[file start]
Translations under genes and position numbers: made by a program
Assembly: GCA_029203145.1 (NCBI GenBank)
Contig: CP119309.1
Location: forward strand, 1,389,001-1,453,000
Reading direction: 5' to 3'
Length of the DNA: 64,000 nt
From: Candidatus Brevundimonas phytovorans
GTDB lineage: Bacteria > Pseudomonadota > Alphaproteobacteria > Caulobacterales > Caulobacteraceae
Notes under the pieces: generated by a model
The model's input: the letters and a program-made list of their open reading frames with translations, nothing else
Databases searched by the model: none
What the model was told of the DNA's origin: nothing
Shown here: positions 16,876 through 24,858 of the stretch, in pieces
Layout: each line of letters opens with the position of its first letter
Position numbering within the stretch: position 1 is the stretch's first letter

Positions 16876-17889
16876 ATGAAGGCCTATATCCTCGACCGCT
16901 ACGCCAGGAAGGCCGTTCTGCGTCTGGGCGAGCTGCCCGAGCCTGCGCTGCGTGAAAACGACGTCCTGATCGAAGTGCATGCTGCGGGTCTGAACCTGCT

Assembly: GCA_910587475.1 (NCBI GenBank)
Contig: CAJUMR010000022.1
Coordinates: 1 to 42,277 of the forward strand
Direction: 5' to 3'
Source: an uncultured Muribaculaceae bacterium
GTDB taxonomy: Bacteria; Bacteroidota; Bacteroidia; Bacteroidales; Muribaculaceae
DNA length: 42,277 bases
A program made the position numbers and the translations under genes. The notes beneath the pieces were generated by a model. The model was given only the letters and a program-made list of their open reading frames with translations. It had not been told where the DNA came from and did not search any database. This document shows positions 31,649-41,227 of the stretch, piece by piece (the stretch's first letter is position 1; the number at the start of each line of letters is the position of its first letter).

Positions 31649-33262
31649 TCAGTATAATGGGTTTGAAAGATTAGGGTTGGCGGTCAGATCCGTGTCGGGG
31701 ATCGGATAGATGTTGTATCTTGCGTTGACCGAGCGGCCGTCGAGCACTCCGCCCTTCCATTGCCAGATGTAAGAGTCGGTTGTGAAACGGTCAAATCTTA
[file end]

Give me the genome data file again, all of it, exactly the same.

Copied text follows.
Translations under genes and position numbers: made by a program
Assembly: GCA_029203145.1 (NCBI GenBank)
Contig: CP119309.1
Location: forward strand, 1,389,001-1,453,000
Reading direction: 5' to 3'
Length of the DNA: 64,000 nt
From: Candidatus Brevundimonas phytovorans
GTDB lineage: Bacteria > Pseudomonadota > Alphaproteobacteria > Caulobacterales > Caulobacteraceae
Notes under the pieces: generated by a model
The model's input: the letters and a program-made list of their open reading frames with translations, nothing else
Databases searched by the model: none
What the model was told of the DNA's origin: nothing
Shown here: positions 16,876 through 24,858 of the stretch, in pieces
Layout: each line of letters opens with the position of its first letter
Position numbering within the stretch: position 1 is the stretch's first letter

Positions 16876-17889
16876 ATGAAGGCCTATATCCTCGACCGCT
16901 ACGCCAGGAAGGCCGTTCTGCGTCTGGGCGAGCTGCCCGAGCCTGCGCTGCGTGAAAACGACGTCCTGATCGAAGTGCATGCTGCGGGTCTGAACCTGCT

Assembly: GCA_910587475.1 (NCBI GenBank)
Contig: CAJUMR010000022.1
Coordinates: 1 to 42,277 of the forward strand
Direction: 5' to 3'
Source: an uncultured Muribaculaceae bacterium
GTDB taxonomy: Bacteria; Bacteroidota; Bacteroidia; Bacteroidales; Muribaculaceae
DNA length: 42,277 bases
A program made the position numbers and the translations under genes. The notes beneath the pieces were generated by a model. The model was given only the letters and a program-made list of their open reading frames with translations. It had not been told where the DNA came from and did not search any database. This document shows positions 31,649-41,227 of the stretch, piece by piece (the stretch's first letter is position 1; the number at the start of each line of letters is the position of its first letter).

Positions 31649-33262
31649 TCAGTATAATGGGTTTGAAAGATTAGGGTTGGCGGTCAGATCCGTGTCGGGG
31701 ATCGGATAGATGTTGTATCTTGCGTTGACCGAGCGGCCGTCGAGCACTCCGCCCTTCCATTGCCAGATGTAAGAGTCGGTTGTGAAACGGTCAAATCTTA